The image below describes the idea that when everyone is allocated the same resources (the boxes in the metaphor), some people manage to see over the fence just fine while others struggle. If the resources (the boxes) are distributed where they are needed such that everyone can see over the fence, then everyone has the opportunity to participate in the experience of watching the game. In our classes, what are the fences or barriers to participation? What are the tools or supports necessary for all students to see over the fence? This picture has been adapted and modified by many.

equality-1.jpgImage from creator's webpost with permission3

A more recent adaptation removes the wooden fence and replaces it with a chain-link fence so that none of the students need a box (additional resources). Universal design tries to eliminate the fence and put in place structures or supports for all students to succeed.

equality-2.jpgImage found at https://www.businessdisabilityinternational.org/when-is-equality-not-equality/, creator not identified.

Key terms

'JEDI' includes justice, equity, diversity, and inclusion.

Justice

Breaking down barriers in a way that brings dignity to individuals and communities.

Equity

Distribution of resources in a way that recognized the unique needs of each individual.

Diversity

Recognition of difference, often the count or measure of difference comparing 'other' to the 'norm' (us and them).

Inclusion

Inclusion, and in opposition, exclusion, describes the experience of students in our classes who are othered or marginalized in "relation to race, class, gender, sexuality, poverty and unemployment"4. Inclusion is the feeling of belonging that students experience when their perspectives and identities are valued. Students who feel they belong can better contribute to their learning and that of their peers.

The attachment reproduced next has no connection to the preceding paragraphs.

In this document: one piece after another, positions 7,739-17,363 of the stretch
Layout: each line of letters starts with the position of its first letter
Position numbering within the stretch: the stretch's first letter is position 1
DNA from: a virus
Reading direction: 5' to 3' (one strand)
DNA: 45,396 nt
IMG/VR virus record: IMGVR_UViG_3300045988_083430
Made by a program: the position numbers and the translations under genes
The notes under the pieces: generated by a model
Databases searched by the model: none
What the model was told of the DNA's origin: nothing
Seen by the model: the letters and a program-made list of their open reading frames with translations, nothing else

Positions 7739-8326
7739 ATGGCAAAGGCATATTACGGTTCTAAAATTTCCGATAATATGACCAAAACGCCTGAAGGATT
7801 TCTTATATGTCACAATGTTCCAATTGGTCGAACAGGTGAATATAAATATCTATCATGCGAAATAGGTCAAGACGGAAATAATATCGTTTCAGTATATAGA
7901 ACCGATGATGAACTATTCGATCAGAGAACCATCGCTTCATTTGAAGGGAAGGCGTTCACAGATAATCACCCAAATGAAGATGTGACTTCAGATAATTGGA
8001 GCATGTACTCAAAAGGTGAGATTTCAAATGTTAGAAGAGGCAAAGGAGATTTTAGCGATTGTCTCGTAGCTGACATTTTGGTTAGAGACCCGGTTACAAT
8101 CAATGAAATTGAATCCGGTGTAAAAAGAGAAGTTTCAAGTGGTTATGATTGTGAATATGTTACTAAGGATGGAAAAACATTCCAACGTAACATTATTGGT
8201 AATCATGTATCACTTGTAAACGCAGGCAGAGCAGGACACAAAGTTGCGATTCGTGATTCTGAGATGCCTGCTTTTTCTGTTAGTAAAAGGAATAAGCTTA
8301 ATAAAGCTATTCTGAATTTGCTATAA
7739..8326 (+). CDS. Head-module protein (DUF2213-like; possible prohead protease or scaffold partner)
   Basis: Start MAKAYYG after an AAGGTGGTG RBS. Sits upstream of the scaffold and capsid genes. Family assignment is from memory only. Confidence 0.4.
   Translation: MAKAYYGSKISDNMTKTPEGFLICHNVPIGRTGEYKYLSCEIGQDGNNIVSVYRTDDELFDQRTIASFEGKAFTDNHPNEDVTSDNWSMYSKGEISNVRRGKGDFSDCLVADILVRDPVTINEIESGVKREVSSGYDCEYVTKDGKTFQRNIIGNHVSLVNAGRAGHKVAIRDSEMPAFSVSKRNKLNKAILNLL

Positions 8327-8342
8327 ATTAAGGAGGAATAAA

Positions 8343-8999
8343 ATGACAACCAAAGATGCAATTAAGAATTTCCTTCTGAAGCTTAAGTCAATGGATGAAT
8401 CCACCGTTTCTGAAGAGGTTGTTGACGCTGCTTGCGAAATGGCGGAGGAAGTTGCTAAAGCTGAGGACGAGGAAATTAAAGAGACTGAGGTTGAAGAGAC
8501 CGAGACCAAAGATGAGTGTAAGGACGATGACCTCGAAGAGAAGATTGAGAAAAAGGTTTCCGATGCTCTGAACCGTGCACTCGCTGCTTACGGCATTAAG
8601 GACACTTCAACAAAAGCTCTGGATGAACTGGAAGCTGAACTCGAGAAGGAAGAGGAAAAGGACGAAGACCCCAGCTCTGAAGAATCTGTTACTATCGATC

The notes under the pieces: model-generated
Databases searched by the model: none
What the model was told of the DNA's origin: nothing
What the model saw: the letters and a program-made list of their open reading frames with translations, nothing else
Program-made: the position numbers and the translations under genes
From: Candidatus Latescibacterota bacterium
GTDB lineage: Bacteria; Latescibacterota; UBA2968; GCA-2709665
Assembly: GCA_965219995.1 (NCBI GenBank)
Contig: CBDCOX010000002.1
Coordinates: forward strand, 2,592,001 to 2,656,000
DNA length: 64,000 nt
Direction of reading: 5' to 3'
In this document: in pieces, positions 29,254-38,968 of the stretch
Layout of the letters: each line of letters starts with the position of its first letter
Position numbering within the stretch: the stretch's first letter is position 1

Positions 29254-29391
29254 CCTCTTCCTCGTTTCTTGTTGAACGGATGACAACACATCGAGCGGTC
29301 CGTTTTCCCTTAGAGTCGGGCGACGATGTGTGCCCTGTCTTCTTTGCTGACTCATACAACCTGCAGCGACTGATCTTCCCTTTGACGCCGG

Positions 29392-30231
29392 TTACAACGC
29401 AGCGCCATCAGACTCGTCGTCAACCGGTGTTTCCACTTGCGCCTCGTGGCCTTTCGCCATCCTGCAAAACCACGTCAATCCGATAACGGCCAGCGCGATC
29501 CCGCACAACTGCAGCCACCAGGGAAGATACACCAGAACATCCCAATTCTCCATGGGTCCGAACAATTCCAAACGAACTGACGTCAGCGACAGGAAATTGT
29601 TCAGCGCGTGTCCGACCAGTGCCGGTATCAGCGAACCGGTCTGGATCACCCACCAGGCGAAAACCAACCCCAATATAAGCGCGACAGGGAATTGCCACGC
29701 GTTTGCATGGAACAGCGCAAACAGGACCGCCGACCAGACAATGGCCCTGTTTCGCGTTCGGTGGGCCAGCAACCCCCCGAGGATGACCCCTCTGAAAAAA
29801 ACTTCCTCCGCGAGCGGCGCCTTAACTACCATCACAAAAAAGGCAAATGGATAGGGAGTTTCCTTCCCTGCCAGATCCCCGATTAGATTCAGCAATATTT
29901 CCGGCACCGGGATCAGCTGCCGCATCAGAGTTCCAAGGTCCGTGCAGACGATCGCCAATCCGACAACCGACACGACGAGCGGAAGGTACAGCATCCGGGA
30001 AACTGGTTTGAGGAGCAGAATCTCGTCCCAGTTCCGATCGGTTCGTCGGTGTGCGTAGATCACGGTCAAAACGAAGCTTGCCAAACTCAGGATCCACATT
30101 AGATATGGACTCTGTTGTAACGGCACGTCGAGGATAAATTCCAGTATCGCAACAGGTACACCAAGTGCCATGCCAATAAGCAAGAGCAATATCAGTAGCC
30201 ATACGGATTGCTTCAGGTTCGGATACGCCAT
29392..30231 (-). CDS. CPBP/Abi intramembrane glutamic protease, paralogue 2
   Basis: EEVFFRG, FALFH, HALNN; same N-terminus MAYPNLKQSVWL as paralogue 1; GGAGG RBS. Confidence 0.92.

Intercultural capacity

Other terms used may be cultural competence, global competence, global citizenship, multicultural competence, intercultural maturity, cross-cultural adaptation, intercultural sensitivity, cultural intelligence, cultural safety, cross-cultural awareness. The consensus from Darla Deardorff, a leader in the field, is that the outcome of intercultural competence is effective and appropriate behaviours in intercultural contexts5. The behaviours can be further specified or detailed to the situation, but overall it is the capacity to act in the situation and to make others feel like they too belong.

Cultural humility

"Cultural humility incorporates a lifelong commitment to self-evaluation and self-critique, to redressing the power imbalances"6. While the concept originated in the health sciences, cultural humility is now used to describe a concept of courageous curiosity. Having the curiosity to ask others about their realities and the courage to discuss differences with compassion.

Resources


1 Shore, Lynn M, Randel, Amy E, Chung, Beth G, Dean, Michelle A, & Ehrhart, Karen Holcombe. (2011). Journal of Management, Journal of management.

2 Apedaile, S., & Schill, L. (2008). Critical incidents for intercultural communication: An interactive tool for developing awareness, knowledge, and skills [PDF file]. https://www.norquest.ca/NorquestCollege/media/pdf/centres/intercultural/CriticalIncidentsBooklet.pdf

3 Froehle, C. (2016, April 14). The Evolution of an Accidental Meme. Retrieved from https://medium.com/@CRA1G/the-evolution-of-an-accidental-meme-ddc4e139e0e4

4 Ainscow, M. (Ed.), Booth, T. (Ed.). (1998). From Them to Us. London: Routledge, https://doi-org.cyber.usask.ca/10.4324/9780203982884

5 Deardorff, D. (2015). Intercultural competence: Mapping the future research agenda. International Journal of Intercultural Relations, 48, 3-5.

6 Tervalon, M., & Murray-García, J. (1998). Cultural Humility Versus Cultural Competence: A Critical Distinction in Defining Physician Training Outcomes in Multicultural Education. Journal of Health Care for the Poor and Underserved, 9(2), 117-125.